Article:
Don't hate me but I admit that after both of my kids were born I had a thigh gap even though I ate normal amounts of food and could barely run a mile. I weighed a measly 105 pounds. Being "skinny fat" is a real thing, I was living proof. But even though as I skinny I was far from being healthy is not about being skinny. Besides if you really did start a full fitness program hell bent on loosing weight you would learn that scale may start to climb as you body loses fat but gains heavier muscle. Fitness is not a number on the scale. It is not about the number of centimeters between your thighs.

On the opposite end of the spectrum I have friends who will never be ultra skinny even if they lived on starvation diets and ran marathons.  But these people eat healthy and are active. My fantastic best friend growing up exercised for hours a day at a Olympic level and my arms still looked more buff that hers by virtue of genetics. Our bodies are different we all come from parents with a million different body builds. Beautiful is not a single body type.

I hate that I feel like I need to mention this but I hate that there are people who hate on skinny/fit people. Mind your own business, unless you are worried that someone has an actual eating and or exercise disorder. I am referring to this specific article by the way Apparently people took the time to call this super fit mom a bad mother. Now if she was spending 8 hours a day at the gym while her kids were at a daycare or with a nanny then that would concern me, but this does not seem to be the case at all. She simply  prioritizes her health and that is a nothing to attack her for

 My own mother gave birth to 6 children and was incredibly fit and active all through her child bearing years and still is today as a grandmother (and this woman has Multiple Scheloris no less). She says that staying active and healthy gave her the energy she needed to get everything done and that the more she moves the better she feels.

If you face physical limitations regarding exercise work with a Dr./Physical Therapist/Personal Trainer to find activities that you can do without aggravating your condition. Over time you may even find the exercise you do allows you more physical mobility or less pain. My favorite example of this is a popular YouTube video about a injured war veteran who goes from using crutches to running through the patient practicing of Yoga, Pilates and other exercise.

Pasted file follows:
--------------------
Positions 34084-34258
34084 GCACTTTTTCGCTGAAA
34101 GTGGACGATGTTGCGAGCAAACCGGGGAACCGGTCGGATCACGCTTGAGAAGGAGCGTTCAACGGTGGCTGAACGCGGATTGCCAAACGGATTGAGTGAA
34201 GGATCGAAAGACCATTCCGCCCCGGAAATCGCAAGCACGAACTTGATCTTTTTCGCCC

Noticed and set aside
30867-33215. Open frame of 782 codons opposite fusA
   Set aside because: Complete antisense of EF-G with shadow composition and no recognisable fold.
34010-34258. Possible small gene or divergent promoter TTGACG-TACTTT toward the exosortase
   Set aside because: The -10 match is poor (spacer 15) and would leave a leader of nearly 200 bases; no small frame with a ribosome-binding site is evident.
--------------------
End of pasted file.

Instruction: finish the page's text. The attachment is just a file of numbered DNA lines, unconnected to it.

To me the ultimate goal of fitness is a combination of two things being healthy and finding joy. So if whatever you are doing for exercising is boring you to tears try something else. Try Zumba, biking, hiking, trail running, power weight lifting, Cross Fit, cycling, swimming, kayaking, racketball, squash, basketball, volleyball, soccer, or exercise videos. Heck run around with your kids playing elementary school style tag or dance around you home to music. The more fun you have the more you will want to do it. If you are only exercising to achieve a unrealistic body ideal consider finding a different fitness goal, one that focuses on health and joy.

Anyhow enough rambling, find some type of exercise that you love, then do it because you love it. Your body will thank you.

1 comment:

  1. You are fantastic too, my friend. :). This is a great article. And you are absolutely right. It is important to have a healthy relationship with your body, and that includes a healthy relationship with food and exercise. Defining worth by how someone looks is narrow minded. Here is my favorite quote on the subject: